The BBC asked a Swedish policeman in Gothenburg what has become of the hundreds of Swedes who aided in genocide in Syria and Iraq. “Well there is a number of 311 [who joined ISIS] or so but none who have come back have been arrested. I think our terrorism law is not functioning well enough.” So they went to commit genocide, mass murder and rape.
They enjoyed their time as modern-day colonialists in Syria and Iraq. Then they came back to Sweden and none were arrested. Neither were the 200 Swedish volunteers estimated to have served with the SS during the 1940s, such as SS Hauptsturmfuhrer Hans-Gosta Pehrsson.
In Denmark, which “spawned more foreign fighters per capita than almost anywhere else,” the authorities decided to reward citizens for their crimes. “Officials here are providing free psychological counseling while finding returnees jobs and spots in schools and universities,” The Washington Post reported in October of 2014. This was two months after thousands of Yazidis were gunned down and thrown into mass graves and thousands of women were sold into mass rape. One Danish interviewee told how he initially journeyed to Syria to fight alongside Syrian rebel group Ahar al-Sham against the regime of Bashar Assad. Eventually ISIS was more attractive. “You cannot believe everything you hear about Islamic State, there may be bad things but also good things,” he said. This man, who saw good things in the mass murder and rape of people in Iraq and Syria, has receive taxpayer assistance for classes “to enter engineering school.”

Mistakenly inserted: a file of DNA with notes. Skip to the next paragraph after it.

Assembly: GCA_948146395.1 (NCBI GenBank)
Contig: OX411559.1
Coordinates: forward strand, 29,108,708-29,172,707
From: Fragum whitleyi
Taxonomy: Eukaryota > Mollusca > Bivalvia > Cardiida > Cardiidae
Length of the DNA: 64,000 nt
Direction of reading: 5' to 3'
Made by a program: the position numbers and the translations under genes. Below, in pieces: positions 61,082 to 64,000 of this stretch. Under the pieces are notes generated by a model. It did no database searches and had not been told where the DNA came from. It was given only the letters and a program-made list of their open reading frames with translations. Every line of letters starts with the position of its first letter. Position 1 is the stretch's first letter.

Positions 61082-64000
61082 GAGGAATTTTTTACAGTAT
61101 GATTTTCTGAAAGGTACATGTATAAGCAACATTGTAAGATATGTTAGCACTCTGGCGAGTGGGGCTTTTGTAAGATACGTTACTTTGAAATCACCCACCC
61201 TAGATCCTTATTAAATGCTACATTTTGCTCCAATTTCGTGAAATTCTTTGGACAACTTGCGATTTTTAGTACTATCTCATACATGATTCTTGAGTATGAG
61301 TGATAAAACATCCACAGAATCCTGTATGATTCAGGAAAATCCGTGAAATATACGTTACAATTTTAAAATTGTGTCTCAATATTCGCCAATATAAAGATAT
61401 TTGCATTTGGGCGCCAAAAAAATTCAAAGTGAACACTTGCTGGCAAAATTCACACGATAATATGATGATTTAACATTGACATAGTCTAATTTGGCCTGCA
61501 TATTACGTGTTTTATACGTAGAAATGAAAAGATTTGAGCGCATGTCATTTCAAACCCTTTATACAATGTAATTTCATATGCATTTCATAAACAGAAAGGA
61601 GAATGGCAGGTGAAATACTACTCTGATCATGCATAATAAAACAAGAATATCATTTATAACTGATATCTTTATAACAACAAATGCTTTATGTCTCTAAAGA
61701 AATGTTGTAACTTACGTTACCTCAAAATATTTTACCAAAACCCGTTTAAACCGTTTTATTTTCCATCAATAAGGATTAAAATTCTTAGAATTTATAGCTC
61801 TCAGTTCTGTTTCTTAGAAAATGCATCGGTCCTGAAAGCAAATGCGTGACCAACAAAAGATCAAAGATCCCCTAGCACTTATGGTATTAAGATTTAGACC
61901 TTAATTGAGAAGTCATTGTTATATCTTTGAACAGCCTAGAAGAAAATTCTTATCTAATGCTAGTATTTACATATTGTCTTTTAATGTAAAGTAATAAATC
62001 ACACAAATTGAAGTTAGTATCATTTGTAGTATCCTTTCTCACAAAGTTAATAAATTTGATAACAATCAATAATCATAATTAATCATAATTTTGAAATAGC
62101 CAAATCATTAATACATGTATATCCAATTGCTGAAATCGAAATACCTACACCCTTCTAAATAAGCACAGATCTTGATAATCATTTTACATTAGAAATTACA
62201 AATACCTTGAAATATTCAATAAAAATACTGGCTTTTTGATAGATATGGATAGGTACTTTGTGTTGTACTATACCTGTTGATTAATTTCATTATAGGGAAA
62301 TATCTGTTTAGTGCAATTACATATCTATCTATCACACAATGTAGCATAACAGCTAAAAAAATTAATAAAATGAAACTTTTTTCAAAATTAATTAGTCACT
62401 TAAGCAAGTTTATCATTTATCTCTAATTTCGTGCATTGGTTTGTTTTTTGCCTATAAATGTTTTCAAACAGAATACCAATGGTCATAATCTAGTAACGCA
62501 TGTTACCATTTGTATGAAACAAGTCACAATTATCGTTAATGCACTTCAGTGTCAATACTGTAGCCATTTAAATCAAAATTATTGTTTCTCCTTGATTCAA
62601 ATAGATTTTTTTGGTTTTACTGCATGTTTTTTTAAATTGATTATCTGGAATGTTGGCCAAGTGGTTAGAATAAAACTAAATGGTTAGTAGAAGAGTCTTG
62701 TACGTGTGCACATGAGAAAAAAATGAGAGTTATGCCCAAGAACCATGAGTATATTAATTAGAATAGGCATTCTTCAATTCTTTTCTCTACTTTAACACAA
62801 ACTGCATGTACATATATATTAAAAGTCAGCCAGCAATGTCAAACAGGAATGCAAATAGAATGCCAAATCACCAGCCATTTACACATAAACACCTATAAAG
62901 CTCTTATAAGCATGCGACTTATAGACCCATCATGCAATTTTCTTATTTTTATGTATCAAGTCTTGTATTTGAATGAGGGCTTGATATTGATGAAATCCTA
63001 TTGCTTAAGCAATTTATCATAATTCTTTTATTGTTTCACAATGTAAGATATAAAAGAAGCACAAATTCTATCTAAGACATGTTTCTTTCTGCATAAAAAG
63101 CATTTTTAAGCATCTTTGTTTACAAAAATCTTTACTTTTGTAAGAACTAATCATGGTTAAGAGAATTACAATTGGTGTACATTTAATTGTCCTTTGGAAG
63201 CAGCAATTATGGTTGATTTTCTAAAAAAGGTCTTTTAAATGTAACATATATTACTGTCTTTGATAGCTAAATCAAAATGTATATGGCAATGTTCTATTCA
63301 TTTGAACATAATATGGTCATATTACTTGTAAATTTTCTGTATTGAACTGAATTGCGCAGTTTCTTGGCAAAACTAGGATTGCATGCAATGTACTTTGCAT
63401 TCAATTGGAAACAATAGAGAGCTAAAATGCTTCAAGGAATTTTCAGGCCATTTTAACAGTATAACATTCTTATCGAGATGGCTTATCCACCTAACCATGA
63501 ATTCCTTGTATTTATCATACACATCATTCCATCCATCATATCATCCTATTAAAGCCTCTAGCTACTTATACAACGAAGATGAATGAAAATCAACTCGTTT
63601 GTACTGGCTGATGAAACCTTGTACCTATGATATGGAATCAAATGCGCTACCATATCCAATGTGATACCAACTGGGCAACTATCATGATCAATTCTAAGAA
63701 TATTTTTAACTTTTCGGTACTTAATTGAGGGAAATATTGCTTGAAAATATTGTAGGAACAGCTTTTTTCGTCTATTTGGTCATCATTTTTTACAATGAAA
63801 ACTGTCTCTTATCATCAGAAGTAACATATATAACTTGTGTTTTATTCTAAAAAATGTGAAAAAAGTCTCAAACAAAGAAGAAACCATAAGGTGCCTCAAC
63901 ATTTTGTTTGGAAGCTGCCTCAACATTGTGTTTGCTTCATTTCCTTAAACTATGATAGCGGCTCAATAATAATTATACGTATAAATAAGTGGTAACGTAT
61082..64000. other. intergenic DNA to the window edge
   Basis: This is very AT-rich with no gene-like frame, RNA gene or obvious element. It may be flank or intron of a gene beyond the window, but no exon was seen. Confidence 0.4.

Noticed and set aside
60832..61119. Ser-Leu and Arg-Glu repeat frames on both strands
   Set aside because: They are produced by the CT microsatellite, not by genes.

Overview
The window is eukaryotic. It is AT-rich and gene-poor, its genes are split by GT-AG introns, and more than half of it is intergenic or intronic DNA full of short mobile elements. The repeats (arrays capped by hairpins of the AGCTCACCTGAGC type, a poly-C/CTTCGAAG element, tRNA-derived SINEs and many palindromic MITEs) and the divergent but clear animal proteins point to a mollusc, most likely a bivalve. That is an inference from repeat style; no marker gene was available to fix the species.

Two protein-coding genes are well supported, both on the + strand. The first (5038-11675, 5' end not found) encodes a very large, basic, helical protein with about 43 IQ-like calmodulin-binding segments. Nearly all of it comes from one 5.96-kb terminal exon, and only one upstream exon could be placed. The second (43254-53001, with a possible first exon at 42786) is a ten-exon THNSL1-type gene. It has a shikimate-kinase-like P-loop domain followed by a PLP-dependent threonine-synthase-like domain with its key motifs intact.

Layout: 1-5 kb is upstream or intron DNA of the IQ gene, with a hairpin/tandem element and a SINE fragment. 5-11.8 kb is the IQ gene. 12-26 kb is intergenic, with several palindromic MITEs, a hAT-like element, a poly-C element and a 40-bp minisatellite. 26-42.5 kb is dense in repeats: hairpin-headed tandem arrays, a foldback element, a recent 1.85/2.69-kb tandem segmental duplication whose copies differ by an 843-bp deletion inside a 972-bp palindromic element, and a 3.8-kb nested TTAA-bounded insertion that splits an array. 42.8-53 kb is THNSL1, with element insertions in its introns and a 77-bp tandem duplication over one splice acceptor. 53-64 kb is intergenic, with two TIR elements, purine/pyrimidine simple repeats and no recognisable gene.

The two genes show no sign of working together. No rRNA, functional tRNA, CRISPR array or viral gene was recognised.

The fate of the Danish ISIS volunteers is similar to those 6,000 or more Danes who joined pro-Nazi units during the Holocaust. Some went to the 11th SS Volunteer Panzegrenadier Division Nordland, the Schalburg Corps, The Free Corps Denmark and the Danish People’s Defense, all of which supported the Nazis. Some of those Danes, such as Christian Peder Krussing, who served with the SS, received prison sentences of four years or less. It seems they didn’t receive taxpayer support for engineering degrees though.
The continent-wide shrugging of the shoulders as more than 5,000 European citizens joined ISIS between 2014 and 2016, some of them coming and going from Syria and Iraq several times with blood on their hands, is part of a continent-wide denial of reality that has existed since the Holocaust. There is an unwillingness in Europe to have a justice system designed to punish offenders. There is an unwillingness to have anger at the genocide that ISIS carried out. Many European countries committed crimes during the colonial era and then walked away from the colonies pretending nothing had happened, and their inability to confront history and the present has infected European bureaucrats.